In general, the total dose delivered to the target region 20 is the sum of the combined dose resultant from each of the radiation treatment beams. In one embodiment, a dose calculation for a single radiation beam may be defined by the following equation:

dose ( x ) = MU × TMR ( x ) × OP × OCR ( x ) × ( 800 SAD ( x ) ) 2 ,
in which dose(x) is measured in cGy, a standard unit of radiation dose, and x is a point in space. The variable MU is the number of Monitor Units for the radiation beam. This is linearly related to the amount of time for which the radiation beam is active. The variable TMR(x) is the Tissue Maximum Ratio measured at the point (x). This models the attenuation of the beam due to passing through tissue. In one embodiment, the density values from the CT may be used to give an “effective depth” which determines the amount of attenuation. The variable OP is the Output Factor related to the collimator being used. In one embodiment, it is not spatially variant, but instead models the number of photons per unit time leaving the collimator. The variable OCR(x) is the Off-axis Correction Ratio, which models the radiation intensity in the cross section of the beam. The variable SAD(x) is the Source-Axis Distance. This is the distance from the radiation source to the point (x). This parameter models the inverse-square fall-off of photon count as distance from the radiation source increases. Although one equation is provided for performing a dose calculation, other delivery parameters and/or external factors may influence the dose calculation.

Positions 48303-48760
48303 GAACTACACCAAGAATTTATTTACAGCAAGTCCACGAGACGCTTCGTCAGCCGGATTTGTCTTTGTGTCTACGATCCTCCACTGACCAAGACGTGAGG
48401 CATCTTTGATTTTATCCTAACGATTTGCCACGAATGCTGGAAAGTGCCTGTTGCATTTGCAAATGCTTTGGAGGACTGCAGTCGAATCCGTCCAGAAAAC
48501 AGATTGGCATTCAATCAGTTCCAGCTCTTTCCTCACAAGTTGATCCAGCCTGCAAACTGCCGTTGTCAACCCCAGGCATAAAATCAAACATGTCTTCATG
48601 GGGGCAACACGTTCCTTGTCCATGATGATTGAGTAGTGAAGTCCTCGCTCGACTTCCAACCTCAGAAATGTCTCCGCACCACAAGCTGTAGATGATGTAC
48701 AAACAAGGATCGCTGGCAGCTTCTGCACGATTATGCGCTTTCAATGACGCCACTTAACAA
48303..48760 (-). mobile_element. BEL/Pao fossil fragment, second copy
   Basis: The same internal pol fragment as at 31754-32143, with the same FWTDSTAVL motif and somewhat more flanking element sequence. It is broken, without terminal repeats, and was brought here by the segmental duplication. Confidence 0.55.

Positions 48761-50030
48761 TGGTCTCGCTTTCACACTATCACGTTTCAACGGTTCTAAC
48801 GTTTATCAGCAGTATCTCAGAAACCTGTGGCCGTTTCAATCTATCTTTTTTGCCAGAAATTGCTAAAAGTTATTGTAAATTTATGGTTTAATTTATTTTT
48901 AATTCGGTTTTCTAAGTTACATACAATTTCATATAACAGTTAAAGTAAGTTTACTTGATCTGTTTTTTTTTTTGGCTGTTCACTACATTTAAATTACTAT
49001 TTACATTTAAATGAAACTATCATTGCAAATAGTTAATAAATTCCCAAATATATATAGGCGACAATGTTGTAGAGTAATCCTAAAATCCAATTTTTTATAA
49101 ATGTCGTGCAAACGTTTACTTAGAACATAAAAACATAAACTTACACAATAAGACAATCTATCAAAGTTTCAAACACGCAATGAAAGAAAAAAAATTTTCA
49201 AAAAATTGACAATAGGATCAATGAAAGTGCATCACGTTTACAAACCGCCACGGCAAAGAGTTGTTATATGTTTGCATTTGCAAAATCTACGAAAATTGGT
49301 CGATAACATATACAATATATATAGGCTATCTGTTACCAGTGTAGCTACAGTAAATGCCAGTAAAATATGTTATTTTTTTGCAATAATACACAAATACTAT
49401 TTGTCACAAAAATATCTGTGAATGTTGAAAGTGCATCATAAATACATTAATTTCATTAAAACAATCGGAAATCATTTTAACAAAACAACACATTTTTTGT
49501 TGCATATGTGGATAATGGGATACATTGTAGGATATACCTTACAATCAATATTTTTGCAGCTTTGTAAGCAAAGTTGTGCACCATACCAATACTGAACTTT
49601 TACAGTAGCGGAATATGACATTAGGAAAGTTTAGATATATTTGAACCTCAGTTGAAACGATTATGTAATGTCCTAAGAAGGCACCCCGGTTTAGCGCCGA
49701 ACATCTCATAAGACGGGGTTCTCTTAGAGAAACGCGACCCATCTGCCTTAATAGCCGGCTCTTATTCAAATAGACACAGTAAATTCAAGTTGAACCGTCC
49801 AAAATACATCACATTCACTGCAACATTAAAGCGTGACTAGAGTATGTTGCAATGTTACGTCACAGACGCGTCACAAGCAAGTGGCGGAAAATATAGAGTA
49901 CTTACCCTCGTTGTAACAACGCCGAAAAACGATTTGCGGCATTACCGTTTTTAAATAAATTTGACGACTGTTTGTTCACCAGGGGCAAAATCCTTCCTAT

Where a total dose is tallied over time and multiple radiation beams, the total dose for multiple radiation beams may be defined by the following equation:

D ( x ) = i = 1 N w i d i ( x ) ,
in which D(x) is the total dose (measured in cGy), x is a point in space, i is a specific beam within a beam set, {Bi; 1<i<N}, where N may be any number (e.g., N=500), wi is a beam weight for the i-th beam, and di(x) is the dose value delivered to x when wi is set to unity.